Ask the Expert: Bite by Bite

Posted on June 11th, 2012 by in Ask the Expert, Nutrition

In this edition of Ask the Expert, Kripalu’s Lead Nutritionist, Annie B. Kay, answers your questions. An integrative dietitian and a Kripalu Yoga teacher, Annie is the author of the book Every Bite Is Divine.

What would you recommend as a good diet for someone who is vegan and has IBS?

I invite those with IBS to try the experiment of eating gluten free as a starting point. Nutritional science research suggests that up to 40 percent of people have some level of difficulty digesting gluten, and if you have an IBS diagnosis, that risk skyrockets. Try it for 30 days. And don’t think of it as, I’m never going to be able to eat my favorite foods again. Think of it as collecting data. Even if you do find you’re sensitive to gluten, most people can tolerate a little bit of gluten.

You may not notice the full benefits for as long as six months, but you may notice a significant difference before then. Then you can determine whether eating gluten free is a lifestyle choice for you, or if you want to try reintroducing gluten. About half of those with IBS who go gluten free find that it’s a miracle cure.

What kinds of tea have the most beneficial properties?

It totally depends on who you are and your particular needs. That said, for most of us, green tea is looking good. It contains a number of phytochemicals that are health enhancing, potent anti-carcinogens and anti-inflammatories, and protection for men from prostate cancer. Both green and black teas have a chemical called L-theonine that’s enlivening without being agitating. If you’re a coffee drinker and you have multiple cups a day, you could try switching over to green tea after one cup of coffee.

What are the benefits of eating a raw diet?

One big benefit is that when you’re eating a raw diet, you’re eating a plant-based diet. You’re minimizing the chemicals you’re taking in and the metabolic load that your body has to handle. In addition, the less you cook food, the more phytonutrients and vitamins stay intact. Plus, you’re keeping your digestive enzymes working: cooked food is easier to digest, so people who eat a highly cooked and processed diet tend to be those who need digestive enzymes.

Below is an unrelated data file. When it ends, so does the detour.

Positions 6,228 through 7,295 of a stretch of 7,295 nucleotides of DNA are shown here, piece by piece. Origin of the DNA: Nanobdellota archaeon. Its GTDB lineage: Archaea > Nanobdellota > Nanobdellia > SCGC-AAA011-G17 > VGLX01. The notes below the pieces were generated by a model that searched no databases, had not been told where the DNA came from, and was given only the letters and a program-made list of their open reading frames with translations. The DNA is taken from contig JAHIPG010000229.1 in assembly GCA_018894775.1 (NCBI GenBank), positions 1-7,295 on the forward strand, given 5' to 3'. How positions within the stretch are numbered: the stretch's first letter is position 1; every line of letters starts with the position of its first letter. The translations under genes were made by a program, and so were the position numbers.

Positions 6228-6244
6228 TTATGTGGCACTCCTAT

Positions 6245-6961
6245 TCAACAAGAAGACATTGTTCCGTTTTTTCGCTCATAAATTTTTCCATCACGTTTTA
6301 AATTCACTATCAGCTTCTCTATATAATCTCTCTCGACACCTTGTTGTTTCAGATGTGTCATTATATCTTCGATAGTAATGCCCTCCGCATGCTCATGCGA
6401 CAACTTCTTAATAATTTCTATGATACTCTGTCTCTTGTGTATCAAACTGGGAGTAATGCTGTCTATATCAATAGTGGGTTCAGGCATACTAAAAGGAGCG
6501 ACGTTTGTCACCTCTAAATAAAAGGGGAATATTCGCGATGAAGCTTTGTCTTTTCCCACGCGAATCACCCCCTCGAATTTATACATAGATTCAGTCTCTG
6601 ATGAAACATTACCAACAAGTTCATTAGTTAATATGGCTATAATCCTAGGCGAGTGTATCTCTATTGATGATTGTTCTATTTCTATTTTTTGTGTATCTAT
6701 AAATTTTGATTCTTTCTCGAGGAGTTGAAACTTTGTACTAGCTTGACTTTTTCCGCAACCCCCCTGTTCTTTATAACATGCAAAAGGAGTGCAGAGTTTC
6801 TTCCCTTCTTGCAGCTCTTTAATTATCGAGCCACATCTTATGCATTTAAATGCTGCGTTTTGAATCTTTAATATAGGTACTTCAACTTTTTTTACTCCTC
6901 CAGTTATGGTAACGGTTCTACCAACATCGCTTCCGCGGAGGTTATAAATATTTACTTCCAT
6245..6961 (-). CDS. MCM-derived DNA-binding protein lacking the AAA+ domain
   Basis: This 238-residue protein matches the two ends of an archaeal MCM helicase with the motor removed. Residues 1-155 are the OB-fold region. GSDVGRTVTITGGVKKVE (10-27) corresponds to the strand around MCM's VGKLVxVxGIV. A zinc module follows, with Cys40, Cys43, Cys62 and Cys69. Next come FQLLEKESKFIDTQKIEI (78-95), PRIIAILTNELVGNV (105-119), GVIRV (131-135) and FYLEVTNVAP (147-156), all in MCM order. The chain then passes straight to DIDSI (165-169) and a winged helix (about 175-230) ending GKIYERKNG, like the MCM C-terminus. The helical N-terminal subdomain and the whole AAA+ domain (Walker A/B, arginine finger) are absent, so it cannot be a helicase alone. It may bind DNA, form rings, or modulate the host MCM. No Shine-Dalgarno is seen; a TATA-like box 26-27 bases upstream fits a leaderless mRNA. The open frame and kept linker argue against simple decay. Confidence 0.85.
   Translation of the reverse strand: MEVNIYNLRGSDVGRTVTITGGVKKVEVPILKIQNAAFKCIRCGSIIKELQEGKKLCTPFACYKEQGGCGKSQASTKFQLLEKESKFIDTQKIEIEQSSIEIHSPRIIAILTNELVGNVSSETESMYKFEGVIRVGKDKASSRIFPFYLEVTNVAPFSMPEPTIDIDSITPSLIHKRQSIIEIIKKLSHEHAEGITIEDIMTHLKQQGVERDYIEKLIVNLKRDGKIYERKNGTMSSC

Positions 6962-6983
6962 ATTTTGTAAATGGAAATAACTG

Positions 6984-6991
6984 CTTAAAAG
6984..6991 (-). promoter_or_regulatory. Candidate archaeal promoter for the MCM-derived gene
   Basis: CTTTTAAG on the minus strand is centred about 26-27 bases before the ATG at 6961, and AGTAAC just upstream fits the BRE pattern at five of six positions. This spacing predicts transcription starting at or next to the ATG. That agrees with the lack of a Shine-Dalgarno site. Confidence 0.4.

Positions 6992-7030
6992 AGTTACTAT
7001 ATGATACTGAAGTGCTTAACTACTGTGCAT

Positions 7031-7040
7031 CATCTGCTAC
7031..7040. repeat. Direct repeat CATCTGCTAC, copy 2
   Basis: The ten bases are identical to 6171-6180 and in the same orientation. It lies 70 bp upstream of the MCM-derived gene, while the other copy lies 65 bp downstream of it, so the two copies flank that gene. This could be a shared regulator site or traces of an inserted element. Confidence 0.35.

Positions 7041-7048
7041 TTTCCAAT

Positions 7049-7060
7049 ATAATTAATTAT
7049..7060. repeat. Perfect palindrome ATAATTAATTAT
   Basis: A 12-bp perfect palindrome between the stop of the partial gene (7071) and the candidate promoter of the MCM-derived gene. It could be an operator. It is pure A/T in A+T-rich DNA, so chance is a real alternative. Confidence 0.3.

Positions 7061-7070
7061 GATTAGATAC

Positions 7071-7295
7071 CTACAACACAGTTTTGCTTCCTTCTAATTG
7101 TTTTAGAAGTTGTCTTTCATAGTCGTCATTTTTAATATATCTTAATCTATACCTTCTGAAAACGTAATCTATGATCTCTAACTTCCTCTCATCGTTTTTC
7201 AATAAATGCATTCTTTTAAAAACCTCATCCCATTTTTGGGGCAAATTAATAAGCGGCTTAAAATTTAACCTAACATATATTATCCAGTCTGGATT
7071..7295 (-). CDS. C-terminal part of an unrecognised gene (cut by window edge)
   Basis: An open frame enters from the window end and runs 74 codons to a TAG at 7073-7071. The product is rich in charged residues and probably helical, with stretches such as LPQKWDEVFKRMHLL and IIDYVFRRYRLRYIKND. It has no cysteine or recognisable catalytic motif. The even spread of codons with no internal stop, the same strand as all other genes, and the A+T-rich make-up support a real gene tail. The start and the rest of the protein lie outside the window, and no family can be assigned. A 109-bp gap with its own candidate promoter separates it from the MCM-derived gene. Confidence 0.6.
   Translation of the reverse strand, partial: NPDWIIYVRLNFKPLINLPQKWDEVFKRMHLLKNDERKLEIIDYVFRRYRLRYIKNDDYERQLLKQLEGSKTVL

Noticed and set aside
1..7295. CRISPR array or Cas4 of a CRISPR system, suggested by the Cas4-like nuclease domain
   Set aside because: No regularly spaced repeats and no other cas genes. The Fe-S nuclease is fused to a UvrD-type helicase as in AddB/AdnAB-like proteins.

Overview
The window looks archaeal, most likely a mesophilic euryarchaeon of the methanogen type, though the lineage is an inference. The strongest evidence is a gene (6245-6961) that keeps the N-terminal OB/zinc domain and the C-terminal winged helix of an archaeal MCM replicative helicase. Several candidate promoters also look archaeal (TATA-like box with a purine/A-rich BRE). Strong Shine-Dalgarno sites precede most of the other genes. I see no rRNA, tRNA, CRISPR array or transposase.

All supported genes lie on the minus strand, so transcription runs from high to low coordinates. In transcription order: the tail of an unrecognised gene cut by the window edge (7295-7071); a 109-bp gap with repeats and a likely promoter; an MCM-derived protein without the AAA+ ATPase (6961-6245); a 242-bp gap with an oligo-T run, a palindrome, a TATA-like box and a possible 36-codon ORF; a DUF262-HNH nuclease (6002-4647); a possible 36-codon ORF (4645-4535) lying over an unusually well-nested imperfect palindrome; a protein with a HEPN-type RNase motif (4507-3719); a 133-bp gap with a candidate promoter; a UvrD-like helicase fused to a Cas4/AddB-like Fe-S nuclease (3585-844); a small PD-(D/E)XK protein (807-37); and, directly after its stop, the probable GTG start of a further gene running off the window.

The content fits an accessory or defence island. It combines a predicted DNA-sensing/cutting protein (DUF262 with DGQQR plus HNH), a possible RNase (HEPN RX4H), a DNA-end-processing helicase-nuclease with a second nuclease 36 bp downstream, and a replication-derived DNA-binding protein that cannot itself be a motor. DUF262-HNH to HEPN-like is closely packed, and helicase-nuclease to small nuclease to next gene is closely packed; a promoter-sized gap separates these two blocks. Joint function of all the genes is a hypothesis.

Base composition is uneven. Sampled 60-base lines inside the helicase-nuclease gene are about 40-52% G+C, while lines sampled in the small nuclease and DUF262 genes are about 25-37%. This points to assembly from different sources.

The risk of a raw diet is food fundamentalism. There’s something about human nature—we have a hard time staying the middle path. We can fall in love with the purity of this kind of diet and become malnourished. The best diet is a plant-based diet with some healthy source of protein—one serving a day of animal protein, fish, soy, maybe full-fat organic yogurt. In nutrition, we learn over and over that too much of anything, including restrictions, is too much. It can create as many problems as you think you’re solving.

Have you tried restricting certain foods, whether by your own initiative or on the advice of a health professional? What was your experience, physically and emotionally?

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About Annie B. Kay, MS, RD, RYT

Annie is an integrative dietitian, author, and certified professional-level Kripalu Yoga teacher. She is a former director of the osteoporosis awareness program at the Massachusetts Department of Public Health. For more than 10 years, Annie has advocated science-based mind-body health in the national media, at conferences and workshops, and through her book, Every Bite Is Divine.
  • Maggie

    Is it really true that as you say above, ” The best diet is a plant-based diet with some healthy source of protein—one serving a day of animal protein, fish, soy, maybe full-fat organic yogurt.” ? I notice you didn’t say “or” so are you saying the best diet contains animal products?

    • Maggie

      After re-reading I guess any source of good protein will work. I’m newly trying to nourish myself better (in many ways), and get confused with so many different schools of thought. Also I need to remember what is best for one, may not be best for all. Thanks for the article it got me thinking!

  • AnnieBK

    Hi Maggie – Annie here.
     
    Yes, as you note in your second post (below), a healthful diet can contain animal protein, or be animal protein-free. I intended a list of possibilities with that line.

    There is great debate regarding exactly what the healthiest diet is – likely because the ‘best way’ for each of us to eat is unique, depending on our physical health, inherited genetic propensities, lifestyle choices, and even political or spiritual beliefs.

    So, whomever you are, finding a source of (mostly) plant protein like nuts, beans, whole grains and vegetables, and then (modest amounts if you choose) animal protein such as fish, poultry, eggs, dairy or meats, can work. I think each of us must do the work of determining what foods work best for us from all of who we are. A nutrition professional can help you puzzle this out if you need some guidance.

    Thanks for your interest and for sharing your experience.

    Annie

  • KripaluEditor

    Maggie – Thanks for reading and commenting. Indeed, what is beneficial for one person might not work for someone else.

    Annie – Thanks so much for taking the time to chime in!
    ~Kim from Kripalu

  • Maggie

    Thanks for the response!

  • http://www.facebook.com/Jane.E.Weeks Jane Weeks

    If physical, peaceful & spiritual health are the objectives, eating animals or their “products (dairy, etc.)” is not the way to go. Compassion should extend to the animal-other-than-human world. The animals did not choose to become your food, therefore their suffering taints the flesh you eat.